Victorian quarantine manager stood down over allegations of Covid infection control breach

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The general manager responsible for infection prevention and control within Victoria’s hotel quarantine system has been stood down while a review occurs into allegations they breached infection control protocols, including by refusing Covid-19 testing.

The government services minister, Danny Pearson, said on Wednesday that he was concerned by reports in the Australian newspaper that the general manager, Matiu Bush, had refused a required daily Covid-19 test after being onsite at a quarantine hotel, allegedly stating; “I’m the head of IPC [Infection Prevention and Control] and I override that protocol.”

“Last night I become aware of reports in relation to Mr Bush and I formed the opinion overnight that Mr Bush needs to be stood down pending a review,” Pearson said.

Related: Victorian Covid quarantine chief rejects claim nebuliser at centre of outbreak declared to staff

“That’s not what I expect from a senior leader, a senior manager … because we want to make sure that we set the right standards right from the top.”

The Australian said it obtained confidential reports that revealed the breach, along with a separate incident where Bush allegedly entered the Mercure Hotel on 1 March without using a sanitising station, checking in or changing his mask after going out for coffee.

Meanwhile, the Australian revealed a separate report suggesting the Holiday Inn hotel quarantine breach that led to Victoria’s third lockdown in February was not caused by a Covid-positive man who used a nebuliser in his room as authorities initially suggested, but was more likely caused by the lengthy swabbing of an unmasked Covid-positive woman in an open doorway.

While the Covid-19 Quarantine Victoria Infection Prevention and Control report said the nebuliser did aid in the transmission, it was not the cause of the initial leak. Rather, the woman being swabbed in the corridor led to the virus being transmitted down the corridor by air-conditioning before pooling outside the door of the room where the man with the nebuliser was staying, the Australian reported.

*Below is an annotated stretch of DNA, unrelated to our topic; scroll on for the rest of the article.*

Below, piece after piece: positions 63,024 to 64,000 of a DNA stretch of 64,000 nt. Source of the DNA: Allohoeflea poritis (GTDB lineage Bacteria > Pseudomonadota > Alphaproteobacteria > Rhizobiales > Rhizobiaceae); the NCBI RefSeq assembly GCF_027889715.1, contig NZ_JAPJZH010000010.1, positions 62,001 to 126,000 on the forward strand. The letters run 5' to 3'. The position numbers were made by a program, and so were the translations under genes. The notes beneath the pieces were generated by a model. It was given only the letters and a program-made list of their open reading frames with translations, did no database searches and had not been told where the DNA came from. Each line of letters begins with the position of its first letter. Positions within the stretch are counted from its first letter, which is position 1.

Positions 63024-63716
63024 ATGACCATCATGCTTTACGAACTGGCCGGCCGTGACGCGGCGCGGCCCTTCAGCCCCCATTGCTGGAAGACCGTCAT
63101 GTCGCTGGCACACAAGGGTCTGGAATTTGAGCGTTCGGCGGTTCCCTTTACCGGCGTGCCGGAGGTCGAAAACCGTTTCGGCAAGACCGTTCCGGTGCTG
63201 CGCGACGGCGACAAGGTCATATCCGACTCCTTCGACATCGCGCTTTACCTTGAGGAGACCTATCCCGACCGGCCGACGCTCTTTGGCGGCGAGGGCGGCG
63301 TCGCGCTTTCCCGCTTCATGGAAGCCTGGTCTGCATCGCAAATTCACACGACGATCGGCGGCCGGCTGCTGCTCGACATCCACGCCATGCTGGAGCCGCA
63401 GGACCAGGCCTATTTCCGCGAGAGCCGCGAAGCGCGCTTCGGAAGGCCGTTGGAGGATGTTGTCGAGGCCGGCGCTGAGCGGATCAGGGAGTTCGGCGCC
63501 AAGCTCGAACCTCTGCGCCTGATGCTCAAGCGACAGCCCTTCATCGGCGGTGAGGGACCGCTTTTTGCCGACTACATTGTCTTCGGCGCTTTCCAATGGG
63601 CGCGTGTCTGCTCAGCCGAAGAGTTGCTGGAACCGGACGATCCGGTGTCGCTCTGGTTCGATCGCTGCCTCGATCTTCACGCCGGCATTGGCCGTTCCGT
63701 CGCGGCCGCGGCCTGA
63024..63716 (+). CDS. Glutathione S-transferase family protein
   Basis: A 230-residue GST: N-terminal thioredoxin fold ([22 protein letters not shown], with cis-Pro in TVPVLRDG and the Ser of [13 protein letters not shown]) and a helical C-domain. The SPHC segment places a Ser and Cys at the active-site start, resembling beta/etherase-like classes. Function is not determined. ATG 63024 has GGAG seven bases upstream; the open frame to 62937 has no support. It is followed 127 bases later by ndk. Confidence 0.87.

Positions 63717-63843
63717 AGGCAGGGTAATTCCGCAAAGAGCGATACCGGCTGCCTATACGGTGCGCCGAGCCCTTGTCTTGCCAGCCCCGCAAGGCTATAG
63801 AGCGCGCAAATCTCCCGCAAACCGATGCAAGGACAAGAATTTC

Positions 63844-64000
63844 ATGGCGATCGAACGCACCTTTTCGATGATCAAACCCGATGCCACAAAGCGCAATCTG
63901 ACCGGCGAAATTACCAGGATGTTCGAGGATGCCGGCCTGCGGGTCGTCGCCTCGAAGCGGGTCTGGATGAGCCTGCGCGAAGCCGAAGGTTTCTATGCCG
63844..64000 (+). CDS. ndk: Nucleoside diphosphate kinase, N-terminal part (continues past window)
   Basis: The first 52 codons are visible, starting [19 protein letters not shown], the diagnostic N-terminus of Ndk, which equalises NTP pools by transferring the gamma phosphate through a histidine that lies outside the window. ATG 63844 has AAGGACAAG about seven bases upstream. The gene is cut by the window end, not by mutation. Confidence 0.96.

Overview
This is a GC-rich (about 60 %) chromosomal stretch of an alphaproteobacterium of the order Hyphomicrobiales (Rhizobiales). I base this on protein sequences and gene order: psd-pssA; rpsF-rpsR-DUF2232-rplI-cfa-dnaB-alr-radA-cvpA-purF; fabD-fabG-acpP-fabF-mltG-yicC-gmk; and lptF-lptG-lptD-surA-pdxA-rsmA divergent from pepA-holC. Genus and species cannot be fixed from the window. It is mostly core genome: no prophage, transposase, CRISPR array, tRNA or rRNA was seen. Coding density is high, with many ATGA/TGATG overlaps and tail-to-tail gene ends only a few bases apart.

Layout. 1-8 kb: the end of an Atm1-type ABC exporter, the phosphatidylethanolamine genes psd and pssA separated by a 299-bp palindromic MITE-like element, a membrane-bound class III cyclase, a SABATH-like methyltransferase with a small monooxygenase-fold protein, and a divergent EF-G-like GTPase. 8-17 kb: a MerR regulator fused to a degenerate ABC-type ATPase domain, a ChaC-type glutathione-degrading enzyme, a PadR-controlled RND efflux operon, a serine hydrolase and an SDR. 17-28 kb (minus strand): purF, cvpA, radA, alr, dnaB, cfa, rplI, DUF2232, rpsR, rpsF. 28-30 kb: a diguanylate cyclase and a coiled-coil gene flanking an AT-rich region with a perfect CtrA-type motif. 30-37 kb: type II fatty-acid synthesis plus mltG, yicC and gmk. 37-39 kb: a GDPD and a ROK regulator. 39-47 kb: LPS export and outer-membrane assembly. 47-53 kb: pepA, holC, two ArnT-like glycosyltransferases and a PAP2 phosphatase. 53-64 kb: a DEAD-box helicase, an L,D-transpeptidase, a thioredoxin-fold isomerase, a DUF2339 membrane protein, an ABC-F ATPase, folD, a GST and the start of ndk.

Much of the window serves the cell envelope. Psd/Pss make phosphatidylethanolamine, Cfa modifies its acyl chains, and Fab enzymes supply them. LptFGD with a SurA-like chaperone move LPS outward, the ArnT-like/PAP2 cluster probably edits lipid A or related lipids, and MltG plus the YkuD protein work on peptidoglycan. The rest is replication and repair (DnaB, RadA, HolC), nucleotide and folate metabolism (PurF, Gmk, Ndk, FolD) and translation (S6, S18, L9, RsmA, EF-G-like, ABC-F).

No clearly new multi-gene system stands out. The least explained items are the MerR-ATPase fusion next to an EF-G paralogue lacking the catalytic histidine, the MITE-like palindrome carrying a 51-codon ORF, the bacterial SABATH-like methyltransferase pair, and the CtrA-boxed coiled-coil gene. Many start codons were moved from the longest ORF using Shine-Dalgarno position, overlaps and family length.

At the time, the man said he had been given permission by health authorities to use the nebuliser, but that he had been made to feel like a “criminal” from “the way it has all come out in the news and through the government”.

The opposition health spokeswoman, Georgie Crozier, said on Wednesday that the state government “have covered up the truth and blamed this poor man”. The man gave a short statement to Melbourne radio station 3AW on Wednesday, saying: “I am very glad this has come out, though it continues to show there’s systemic problems that need to be resolved”.

However, Emma Cassar, the commissioner of Covid-19 Quarantine Victoria, told reporters on Wednesday: “The working hypothesis is still, as I understand, that this was caused by the nebuliser.”

The opposition has called on the government to publicly release the leaked reports. But the acting premier, James Merlino, said during question time that the nebuliser was a “significant contributor to the outbreak”.

“If we took advice from the Liberal party, we’d still be in lockdown,” Merlino said.

A review of the management of variants of concern in hotel quarantine settings led by Victoria’s deputy chief health officer, epidemiologist and infectious diseases physician Prof Allen Cheng also said: “At the Holiday Inn Hotel, a total of 24 cases (including three index cases who were residents) resulted in transmission from residents to staff and other residents in the hotel setting”.

“It was hypothesised that one staff member acquired infection in the foyer of the hotel during the process of transfer of known cases to the health hotel. An incident with a nebuliser was investigated as a likely source of infection for six other cases associated with this outbreak in the hotel setting,” the report says.

Cassar said the breaches of protocol by Bush were minor, and that while they did initially refuse to get tested at one quarantine hotel as requested by Australian defence force personnel, they were later tested on the same day at another hotel.

“He still met the requirement to have a daily test … but my understanding is the staff member did make comments about the fact he didn’t need to be tested at that site,” Cassar said.

“We expect the highest standards from our staff, and this has fallen well short of that.”